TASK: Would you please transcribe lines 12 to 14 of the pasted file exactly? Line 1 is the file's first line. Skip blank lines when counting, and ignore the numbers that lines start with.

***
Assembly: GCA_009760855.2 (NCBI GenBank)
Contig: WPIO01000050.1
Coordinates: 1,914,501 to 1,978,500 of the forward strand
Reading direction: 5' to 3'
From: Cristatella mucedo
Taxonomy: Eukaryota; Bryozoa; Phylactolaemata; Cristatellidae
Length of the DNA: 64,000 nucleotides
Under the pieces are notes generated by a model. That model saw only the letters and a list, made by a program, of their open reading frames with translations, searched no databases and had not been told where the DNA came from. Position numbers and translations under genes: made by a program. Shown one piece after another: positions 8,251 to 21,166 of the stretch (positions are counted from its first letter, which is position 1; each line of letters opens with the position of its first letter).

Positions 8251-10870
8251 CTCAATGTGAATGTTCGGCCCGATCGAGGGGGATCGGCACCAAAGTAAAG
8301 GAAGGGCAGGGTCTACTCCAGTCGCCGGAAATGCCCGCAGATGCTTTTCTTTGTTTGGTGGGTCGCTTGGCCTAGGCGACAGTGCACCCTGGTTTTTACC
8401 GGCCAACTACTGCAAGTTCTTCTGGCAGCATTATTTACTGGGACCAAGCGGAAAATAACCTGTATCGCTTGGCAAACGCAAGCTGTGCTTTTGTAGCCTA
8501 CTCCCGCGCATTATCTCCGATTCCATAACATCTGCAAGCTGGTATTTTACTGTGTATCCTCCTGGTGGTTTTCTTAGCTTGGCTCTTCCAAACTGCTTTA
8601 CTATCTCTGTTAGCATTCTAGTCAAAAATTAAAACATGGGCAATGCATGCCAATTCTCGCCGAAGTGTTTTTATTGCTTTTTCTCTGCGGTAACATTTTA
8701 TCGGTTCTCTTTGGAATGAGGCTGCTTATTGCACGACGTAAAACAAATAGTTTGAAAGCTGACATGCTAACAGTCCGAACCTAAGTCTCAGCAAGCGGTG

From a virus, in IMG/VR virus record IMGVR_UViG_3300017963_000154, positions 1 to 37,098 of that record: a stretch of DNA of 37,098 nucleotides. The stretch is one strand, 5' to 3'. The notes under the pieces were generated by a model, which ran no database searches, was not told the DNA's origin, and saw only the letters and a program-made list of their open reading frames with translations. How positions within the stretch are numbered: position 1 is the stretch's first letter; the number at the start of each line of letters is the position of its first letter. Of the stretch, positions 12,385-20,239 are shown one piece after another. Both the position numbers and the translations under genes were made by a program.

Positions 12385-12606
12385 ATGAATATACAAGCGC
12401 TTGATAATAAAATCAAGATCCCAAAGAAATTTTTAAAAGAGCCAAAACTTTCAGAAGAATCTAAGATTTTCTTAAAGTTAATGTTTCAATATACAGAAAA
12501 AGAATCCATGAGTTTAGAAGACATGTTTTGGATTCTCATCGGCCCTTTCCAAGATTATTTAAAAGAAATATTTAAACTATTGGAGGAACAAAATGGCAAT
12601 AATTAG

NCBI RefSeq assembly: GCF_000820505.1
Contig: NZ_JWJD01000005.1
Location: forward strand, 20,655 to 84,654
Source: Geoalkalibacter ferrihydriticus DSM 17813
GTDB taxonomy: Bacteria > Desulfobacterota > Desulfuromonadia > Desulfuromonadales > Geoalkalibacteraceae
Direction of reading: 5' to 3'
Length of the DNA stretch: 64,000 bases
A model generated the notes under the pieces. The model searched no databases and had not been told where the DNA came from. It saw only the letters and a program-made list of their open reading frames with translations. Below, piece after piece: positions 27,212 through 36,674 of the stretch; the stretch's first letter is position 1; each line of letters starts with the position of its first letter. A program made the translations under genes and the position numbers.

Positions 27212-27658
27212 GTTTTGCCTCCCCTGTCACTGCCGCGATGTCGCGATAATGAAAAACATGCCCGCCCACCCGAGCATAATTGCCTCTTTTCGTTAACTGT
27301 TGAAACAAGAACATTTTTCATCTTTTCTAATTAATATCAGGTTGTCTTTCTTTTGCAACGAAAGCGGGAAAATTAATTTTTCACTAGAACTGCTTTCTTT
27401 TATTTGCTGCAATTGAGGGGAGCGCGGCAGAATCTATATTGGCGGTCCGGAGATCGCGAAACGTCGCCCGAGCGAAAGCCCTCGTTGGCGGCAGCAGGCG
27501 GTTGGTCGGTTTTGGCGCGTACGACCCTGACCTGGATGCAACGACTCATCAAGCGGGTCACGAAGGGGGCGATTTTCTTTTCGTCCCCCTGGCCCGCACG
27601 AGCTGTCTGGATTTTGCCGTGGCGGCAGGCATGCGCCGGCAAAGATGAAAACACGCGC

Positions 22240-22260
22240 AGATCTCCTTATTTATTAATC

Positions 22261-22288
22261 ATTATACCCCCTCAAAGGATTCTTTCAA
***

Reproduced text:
8401 GGCCAACTACTGCAAGTTCTTCTGGCAGCATTATTTACTGGGACCAAGCGGAAAATAACCTGTATCGCTTGGCAAACGCAAGCTGTGCTTTTGTAGCCTA
8501 CTCCCGCGCATTATCTCCGATTCCATAACATCTGCAAGCTGGTATTTTACTGTGTATCCTCCTGGTGGTTTTCTTAGCTTGGCTCTTCCAAACTGCTTTA
8601 CTATCTCTGTTAGCATTCTAGTCAAAAATTAAAACATGGGCAATGCATGCCAATTCTCGCCGAAGTGTTTTTATTGCTTTTTCTCTGCGGTAACATTTTA